I made this Bat Cake from one 8" round with no leftover scraps! I cut the wings from the sides of the round with a scalloped shape in the middle, for the underside of the wings, leaving three connected oval-ish shapes in the middle. Two of those ovals became the bat's body and head. The third was cut in half lengthwise and the pieces laid on their sides, one on top of the bat's head and the other on its belly; this created a 3D curve to the bat's body.
Then I cut slivers (long pointy-ended ovals) from the inside top curve of the bat's wings to shape them, and then cut those slivers in half crossways. Two of the resulting pieces became the bat's ears, and the other two its legs.
Then (after coating with buttercream, of course) I covered the whole thing with homemade marshmallow fondant. I did the wings first, and then covered the body with a separate piece of fondant, because a piece of rolled fondant large enough to cover the entire cake would have been extremely hard to handle! I liked the effect of having a bit of a "furry" edge between the body and the wings.
The black food coloring I used came out more purplish-grey but we decided that the color was fine. Having it not be totally black allowed me to paint the details on its wings and face with more black food coloring. The eyes are cinnamon red hots candies, inserted in holes poked into the fondant.
We live rural so I wanted to make a Homemade Bull Head Cake for my son's 10th birthday. I used a picture of a real bull to get the right proportions. I baked a large square pan and a round cereal bowl. Out of the square cake I cut the shape of the head. I put the left over bits aside. With the bowl shaped cake I used that to form the 3D height and the roundness of the top part of the head. With the left over bits I cut and pasted them with frosting to form the bridge along the nose.
I then rounded the sides of the head and crumb-frosted the whole cake. I rolled out my fondant and laid it over the cake. I gently pushed the fondant into place and cut off excess. I used the excess to make the ears. I made the horns out of fondant too and used skewer sticks to hold them in place. I finished it with a ring in the nose. For all the hours it takes to decorate a cake it's really worth it when you see the look of amazement on your kids faces.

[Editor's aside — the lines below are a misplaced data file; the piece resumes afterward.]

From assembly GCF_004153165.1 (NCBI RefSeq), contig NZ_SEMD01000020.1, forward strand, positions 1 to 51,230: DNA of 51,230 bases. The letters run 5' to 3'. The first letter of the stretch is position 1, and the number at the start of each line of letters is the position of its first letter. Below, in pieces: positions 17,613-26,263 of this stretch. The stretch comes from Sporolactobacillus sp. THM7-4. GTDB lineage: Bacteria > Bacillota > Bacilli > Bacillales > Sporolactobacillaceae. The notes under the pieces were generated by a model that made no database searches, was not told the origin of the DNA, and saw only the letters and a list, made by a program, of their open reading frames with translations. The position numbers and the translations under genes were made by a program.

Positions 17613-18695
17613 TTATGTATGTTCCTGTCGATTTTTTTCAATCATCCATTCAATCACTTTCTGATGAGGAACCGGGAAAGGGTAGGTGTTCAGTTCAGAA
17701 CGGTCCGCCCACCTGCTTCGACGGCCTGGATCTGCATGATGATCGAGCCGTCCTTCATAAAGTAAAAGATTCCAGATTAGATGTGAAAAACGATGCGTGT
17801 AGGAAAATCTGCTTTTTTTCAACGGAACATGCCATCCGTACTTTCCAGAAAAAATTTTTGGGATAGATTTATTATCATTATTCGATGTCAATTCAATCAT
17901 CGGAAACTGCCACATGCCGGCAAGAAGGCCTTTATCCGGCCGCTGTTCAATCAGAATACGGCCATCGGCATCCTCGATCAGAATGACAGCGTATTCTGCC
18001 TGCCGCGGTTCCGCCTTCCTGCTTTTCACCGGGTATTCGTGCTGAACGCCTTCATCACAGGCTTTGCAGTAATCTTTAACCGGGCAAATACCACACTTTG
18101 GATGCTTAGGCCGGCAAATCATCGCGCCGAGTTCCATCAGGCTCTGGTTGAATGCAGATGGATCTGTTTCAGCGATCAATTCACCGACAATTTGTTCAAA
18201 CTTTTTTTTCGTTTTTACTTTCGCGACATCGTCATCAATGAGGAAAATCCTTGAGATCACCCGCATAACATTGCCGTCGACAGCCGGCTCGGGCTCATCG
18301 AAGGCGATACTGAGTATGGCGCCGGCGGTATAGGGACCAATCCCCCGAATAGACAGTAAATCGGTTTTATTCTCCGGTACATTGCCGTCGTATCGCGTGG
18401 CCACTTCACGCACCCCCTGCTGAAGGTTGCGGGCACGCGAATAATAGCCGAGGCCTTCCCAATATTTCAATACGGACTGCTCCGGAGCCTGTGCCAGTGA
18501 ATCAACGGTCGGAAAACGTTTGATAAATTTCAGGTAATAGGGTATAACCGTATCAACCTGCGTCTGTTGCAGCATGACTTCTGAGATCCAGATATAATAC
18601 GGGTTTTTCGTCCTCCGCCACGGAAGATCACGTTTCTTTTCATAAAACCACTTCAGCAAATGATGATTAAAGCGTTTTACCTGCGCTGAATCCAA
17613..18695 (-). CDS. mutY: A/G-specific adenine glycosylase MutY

Tip - best to use gloves when pressing the fondant into the cake, that way it doesn't show fingerprints.
My friend and I have a love of llamas. I really don't know where it started but I guess that is what makes our friendship special. She requested I make her birthday cake this year because I have found a new love of cake decorating since I made my daughter's Sunshine cake. We have so many personal jokes that many people don't understand and probably never will so it took me a while to decide how to decorate this Llama cake.
I was also trying a new cake recipe so I didn't want to get over my head with a shaped cake so I went with a two layered round cake. I used a toothpick to outline the llama on the crumb layer of frosting, then a spatula to fill it in. For the neck hair I used a #1 tip, around the ears and forehead I used a fork to make it a little fuzzier looking.
My friend was thrilled with her Llama cake. I definitely made a wise decoration choice, which is more than I can say for the new cake recipe.